Resolved: This Year, No Resolutions

I’m thinking small for 2016—taking my vitamins and perhaps hanging my keys on a hook. Those resolutions I can do (I think).
All Together ADHD | posted by Elizabeth Broadbent

As this year rolls into next, people start promising New Year's resolutions. Will you lose weight? Stop yelling at your kids? Maybe you’ll resolve to do the dishes more often, or to be kinder to strangers. The pressure’s on to pick something. And holiday tradition makes no allowance for ADHD.

But I need to, or I'll find myself backsliding in January, forgetting in February, and giving up by March — if I even make it that long.

Most resolutions seem like a good idea, and they are—for the neurotypical among us. For those of us with ADHD, not so much. They ask me to do precisely the things my disorder makes incredibly difficult, and set me up to crash and burn. So, no, I won’t be making the following resolutions:

Resolution 1: Keep Your Car Clean

I make this resolution about once a month — at about the same time I’m hauling a garbage bag full of trash out of my minivan. As I collect the toys, books, cups, coats, and other kid ephemera, I resolve that this time, I will keep the car clean. It will look shiny and sparkly from this day forward.

This lasts for three days. Then I visit a fast food drive-through. I drop my straw wrapping on the center console. I don't think; I just drop. The cups are emptied and sit in the cup-holders. A Splenda packet appears. It multiplies. My children haul possessions to the car for every trip out of the neighborhood and somehow, they forget to bring them inside, and I forget to make them. A week later, my car looks as if it were never cleaned.

Resolution 2: Be on Time

I always plan to be on time. But then I can’t decide what to wear, and I lose my keys and/or my cell phone, then I have to Facebook message someone to call it. I remember that I haven’t fed the dogs and the kids need a snack to bring with us. And where were my keys again? Then I have to stop and get coffee or I’ll risk sudden death. So I’m late.

And then sometimes I set my alarm three hours before we need to get somewhere. I don't linger over coffee and Facebook; I get the kids up with their outfits in hand. I do my makeup with their toothbrushes lined up at the sink, toothpaste pre-applied. No one loses a shoe, I feed the dogs much earlier, and I manage to brew coffee, so I don't have to stop on the way. On those days, I have keys in hand, the car seat is ready, and I have an hour to kill, so I hit the drive-through for a second breakfast. And I’m early.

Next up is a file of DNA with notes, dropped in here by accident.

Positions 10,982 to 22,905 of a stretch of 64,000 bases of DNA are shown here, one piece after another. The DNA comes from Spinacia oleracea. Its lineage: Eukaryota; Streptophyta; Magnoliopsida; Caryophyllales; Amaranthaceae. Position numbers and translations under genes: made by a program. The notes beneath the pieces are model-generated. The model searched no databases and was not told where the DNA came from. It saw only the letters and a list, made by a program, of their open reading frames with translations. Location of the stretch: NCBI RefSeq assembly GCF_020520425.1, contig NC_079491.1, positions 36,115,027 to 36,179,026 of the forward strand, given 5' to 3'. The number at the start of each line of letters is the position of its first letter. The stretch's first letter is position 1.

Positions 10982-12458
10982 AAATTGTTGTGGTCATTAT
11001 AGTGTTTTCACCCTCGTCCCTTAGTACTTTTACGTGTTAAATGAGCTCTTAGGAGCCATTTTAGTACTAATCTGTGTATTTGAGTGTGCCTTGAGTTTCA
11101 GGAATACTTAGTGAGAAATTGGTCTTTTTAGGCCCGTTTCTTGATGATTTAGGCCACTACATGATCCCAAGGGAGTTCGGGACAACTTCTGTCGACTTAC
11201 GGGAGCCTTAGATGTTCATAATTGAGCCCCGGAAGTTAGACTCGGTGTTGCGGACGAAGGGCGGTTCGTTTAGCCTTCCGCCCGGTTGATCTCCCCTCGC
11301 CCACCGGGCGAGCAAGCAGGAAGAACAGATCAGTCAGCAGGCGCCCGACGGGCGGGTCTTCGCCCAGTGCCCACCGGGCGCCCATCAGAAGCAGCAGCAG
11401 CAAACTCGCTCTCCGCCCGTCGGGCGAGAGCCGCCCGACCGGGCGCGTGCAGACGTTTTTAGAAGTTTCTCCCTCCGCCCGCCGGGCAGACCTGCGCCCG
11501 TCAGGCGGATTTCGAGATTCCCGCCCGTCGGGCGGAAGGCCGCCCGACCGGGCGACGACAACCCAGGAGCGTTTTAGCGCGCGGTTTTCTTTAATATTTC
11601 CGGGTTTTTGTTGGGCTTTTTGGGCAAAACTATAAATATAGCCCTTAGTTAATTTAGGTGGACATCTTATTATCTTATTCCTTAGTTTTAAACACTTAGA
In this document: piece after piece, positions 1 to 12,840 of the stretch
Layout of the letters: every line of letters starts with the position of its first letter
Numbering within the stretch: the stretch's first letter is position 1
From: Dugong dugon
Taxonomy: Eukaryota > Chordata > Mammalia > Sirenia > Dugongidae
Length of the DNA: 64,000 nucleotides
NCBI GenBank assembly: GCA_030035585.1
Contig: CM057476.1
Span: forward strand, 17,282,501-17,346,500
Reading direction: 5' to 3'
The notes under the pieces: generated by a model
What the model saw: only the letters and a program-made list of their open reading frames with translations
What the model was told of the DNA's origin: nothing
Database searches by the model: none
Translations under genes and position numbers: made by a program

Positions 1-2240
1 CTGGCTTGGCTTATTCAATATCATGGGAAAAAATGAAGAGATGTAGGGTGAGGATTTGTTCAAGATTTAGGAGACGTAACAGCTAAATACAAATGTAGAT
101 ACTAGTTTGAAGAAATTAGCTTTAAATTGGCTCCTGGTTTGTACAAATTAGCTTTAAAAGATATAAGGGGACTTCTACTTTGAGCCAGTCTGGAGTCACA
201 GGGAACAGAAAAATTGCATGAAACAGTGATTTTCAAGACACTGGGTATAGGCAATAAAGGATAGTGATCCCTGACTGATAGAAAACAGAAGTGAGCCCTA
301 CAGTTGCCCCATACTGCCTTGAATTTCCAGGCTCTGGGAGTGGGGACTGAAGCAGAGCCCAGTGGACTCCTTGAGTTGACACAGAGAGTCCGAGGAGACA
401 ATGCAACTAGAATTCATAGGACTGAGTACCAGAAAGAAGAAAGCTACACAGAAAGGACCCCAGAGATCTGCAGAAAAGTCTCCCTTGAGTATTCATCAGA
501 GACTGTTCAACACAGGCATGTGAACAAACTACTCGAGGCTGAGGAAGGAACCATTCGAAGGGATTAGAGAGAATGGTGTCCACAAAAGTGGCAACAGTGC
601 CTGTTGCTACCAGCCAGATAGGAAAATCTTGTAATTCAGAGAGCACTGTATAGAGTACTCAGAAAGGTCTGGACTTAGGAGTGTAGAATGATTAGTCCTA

But never right on time.

Resolution 3: Keep a Datebook or Planner

The one on my phone doesn't count. I need a central place to write down every play date, doctor's appointment, co-op meeting, field trip, special event, and birthday. This, in theory, is a good idea, except that I will immediately lose the planner. If I have the planner, I will not have a pen. If I have the planner and the pen, I will realize I’m about to double-book myself (again).

Using the planner will last through January, when I forget to write down a doctor’s appointment and double-book a play date — at my house, which I can't cancel. I will have the card for the doctor’s appointment tucked in the pocket of the planner, which is where I put it when I intended to write it down.

Resolution 4: Plan Our Meals Ahead of Time

Some people manage to do this. They are type-A, obsessive, and/or have more spare time than I do. First, I’d need to sit down and actually write down the meals that are easy, quick, and not corn-dog nuggets. Then I would have to actually buy the food. This involves a precision grocery run with no room for error. I would have to remember every single thing on the list (which, of course, means making a thorough list in the first place).

I have tried this — and forgotten, missed, and messed up enough that we were unable to eat more than 50 percent of the meals without repeated trips to Publix.

Resolution 5: Go “Organization Queen” On the House

This is initially very satisfying. One or two small tasks leave me feeling pumped and ready to tackle the world. Then I try to sort the mail, or clean up and put away everything in the office (the room we throw stuff in when there’s nowhere else to put it). I clean out the kids’ drawers, or try to tackle the plastic dinosaur problem. Halfway through, a deep sense of futility descends on me. The task looks so enormous that no one could ever tackle it. I don’t know where to start or how to keep going. Nothing else gets done.

These are the New Year’s resolutions I won’t be making. They set me up for failure, and who needs that?

Instead, I’ll resolve to take my vitamins or hang my keys on the same hook every time I use them. These resolutions are difficult enough for me, and they might take a long time to become habit. But they aren’t overwhelming, which means I won’t self-sabotage. And that’s as good a resolution as any.

 
 
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